Ironsand mining and renewable energy

The Waipipi onshore ironsand mine operated near Waverley from 1971 to 1987, producing a total of 15.7 million tonnes of of concentrate for export [6] . The Waipipi site is now being developed for the Waverley Wind Farm, with 31 turbines generating up to 130 MW.


Ironsand also known as iron-sand and iron sand is a type of sand with heavy concentrations of iron. It is typically dark grey or blackish in colour.

The Waverley Wind Farm is a wind powered electricity generation project in New Zealand planned by Tilt Renewables. This development is proposed for a site located between Patea and Waverley in South Taranaki. The development concept is for up to 48 wind turbines over 980 hectares, generating up to 130 MW at a cost of approximately $300 million.


Waverley has a large sawmill which employs around 48 staff. The mill is the only major sawmill as far as New Plymouth in the north and Levin in the south.

Waverley Beach Waverley Beach, Taranaki, New Zealand, 22 April 2006.jpg
Waverley Beach

Waverley has a black sand beach, the colour is due to iron sand deposits. The campground at the beach is well used in the summer months, as the beach provides safe surfing. Waverley has a number of cafes and coffee shops and is a popular place for tourists to stop for a break before entering the Taranaki region.

Waverley and surrounding community has a South Taranaki District Council LibraryPlus, which provides a full library service and Council related services. These services include being able to register your dog, pay your rates or inquire about obtaining a building permit. Other services include a Tot Time for the under 5s and bookclub catering to intermediate and high school age children. The LibraryPlus also has three APN computers, offering free internet and Skype to the public.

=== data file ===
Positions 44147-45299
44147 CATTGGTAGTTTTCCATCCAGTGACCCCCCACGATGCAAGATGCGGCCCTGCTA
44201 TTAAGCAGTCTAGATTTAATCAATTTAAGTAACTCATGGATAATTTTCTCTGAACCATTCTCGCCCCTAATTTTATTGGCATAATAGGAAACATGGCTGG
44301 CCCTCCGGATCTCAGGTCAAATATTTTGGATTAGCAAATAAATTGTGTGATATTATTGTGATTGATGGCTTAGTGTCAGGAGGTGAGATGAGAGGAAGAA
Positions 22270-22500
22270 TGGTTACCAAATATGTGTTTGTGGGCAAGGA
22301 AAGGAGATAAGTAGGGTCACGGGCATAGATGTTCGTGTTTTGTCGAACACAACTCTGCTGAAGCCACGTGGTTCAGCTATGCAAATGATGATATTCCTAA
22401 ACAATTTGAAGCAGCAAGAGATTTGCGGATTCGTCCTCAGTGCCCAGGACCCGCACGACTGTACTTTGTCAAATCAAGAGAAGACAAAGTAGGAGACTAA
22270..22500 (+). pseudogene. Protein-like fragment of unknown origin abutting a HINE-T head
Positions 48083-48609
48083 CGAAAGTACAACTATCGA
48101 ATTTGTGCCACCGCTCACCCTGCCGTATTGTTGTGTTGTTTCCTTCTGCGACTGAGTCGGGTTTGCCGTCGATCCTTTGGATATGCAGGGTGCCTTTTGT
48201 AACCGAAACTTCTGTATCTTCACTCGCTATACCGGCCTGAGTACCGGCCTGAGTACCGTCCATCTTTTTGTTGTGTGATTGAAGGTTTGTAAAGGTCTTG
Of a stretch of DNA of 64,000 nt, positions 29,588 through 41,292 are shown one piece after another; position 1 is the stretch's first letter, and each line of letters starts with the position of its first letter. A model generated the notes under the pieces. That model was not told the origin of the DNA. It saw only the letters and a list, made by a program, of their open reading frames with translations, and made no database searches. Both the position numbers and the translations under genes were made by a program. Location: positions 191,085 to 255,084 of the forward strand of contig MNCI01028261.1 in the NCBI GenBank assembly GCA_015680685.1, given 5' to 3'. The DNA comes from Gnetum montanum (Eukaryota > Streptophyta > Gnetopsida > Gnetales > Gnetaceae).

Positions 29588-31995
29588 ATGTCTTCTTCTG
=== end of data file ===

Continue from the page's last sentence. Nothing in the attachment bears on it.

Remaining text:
Waverley has a small skatepark as well as a playground in the town park that can be seen off the main road that runs through Waverley. Also there are well kept tennis courts and on Brassey St there is a small dirt jump track for push bikes. The locals call it the BMX track. The cave at Waverley's cave beach has collapsed due to erosion.


Waverley Primary School is a co-educational contributing primary (years 1-8) school with a decile rating of 3 and a roll of 136. [7] Public education started in the area in 1873. [8] Waverley High School closed on 20 April 2007, [9] after its NCEA assessments were found to be unreliable. [10] [11]


  1. Peter Dowling (editor) (2004), Reed New Zealand Atlas, Reed Books, map 44, ISBN   0-7900-0952-8 CS1 maint: Extra text: authors list (link)
  2. Roger Smith, GeographX (2005), The Geographic Atlas of New Zealand, Robbie Burton, map 97, ISBN   1-877333-20-4
  3. Quickstats about Waverley
  4. "Te Kāhui Māngai directory". tkm.govt.nz. Te Puni Kōkiri.
  5. "Māori Maps". maorimaps.com. Te Potiki National Trust.
  6. "Firm wants mining to begin by 2014". Stuff. Retrieved 2019-05-18.
  7. Education Counts: Waverley Primary School
  8. "Jubilees & reunions: Waverley Primary School and Waverley High School", Education Gazette New Zealand, 75 (22), 16 December 1996[ dead link ]
  9. Waverley High School to close, Scoop, 3 April 2007
  10. Stowell, Laurel (15 February 2007), We're not going anywhere: Waverley parents, Wanganui Chronicle
  11. "Questions for Oral Answer — Questions to Ministers: Waverley High School—Confidence in Oversight", Hansard (New Zealand), 637: 7319, 2007

Coordinates: 39°46′S174°38′E / 39.767°S 174.633°E / -39.767; 174.633